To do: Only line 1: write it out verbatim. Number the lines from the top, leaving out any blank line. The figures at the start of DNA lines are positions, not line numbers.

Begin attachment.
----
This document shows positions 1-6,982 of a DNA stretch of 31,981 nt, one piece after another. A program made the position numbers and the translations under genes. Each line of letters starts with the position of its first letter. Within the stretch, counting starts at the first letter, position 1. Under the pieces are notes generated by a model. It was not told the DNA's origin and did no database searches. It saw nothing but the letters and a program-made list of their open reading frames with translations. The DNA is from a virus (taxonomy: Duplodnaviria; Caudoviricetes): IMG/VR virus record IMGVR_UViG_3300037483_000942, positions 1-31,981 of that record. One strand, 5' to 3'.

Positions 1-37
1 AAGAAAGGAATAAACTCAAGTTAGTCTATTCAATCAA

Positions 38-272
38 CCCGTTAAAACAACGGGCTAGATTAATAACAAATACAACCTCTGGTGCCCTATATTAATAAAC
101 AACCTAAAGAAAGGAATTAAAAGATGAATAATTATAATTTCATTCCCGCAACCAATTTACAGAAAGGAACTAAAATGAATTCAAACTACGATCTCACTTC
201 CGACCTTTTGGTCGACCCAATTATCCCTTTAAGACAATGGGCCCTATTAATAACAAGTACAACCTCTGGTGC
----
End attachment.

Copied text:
This document shows positions 1-6,982 of a DNA stretch of 31,981 nt, one piece after another. A program made the position numbers and the translations under genes. Each line of letters starts with the position of its first letter. Within the stretch, counting starts at the first letter, position 1. Under the pieces are notes generated by a model. It was not told the DNA's origin and did no database searches. It saw nothing but the letters and a program-made list of their open reading frames with translations. The DNA is from a virus (taxonomy: Duplodnaviria; Caudoviricetes): IMG/VR virus record IMGVR_UViG_3300037483_000942, positions 1-31,981 of that record. One strand, 5' to 3'.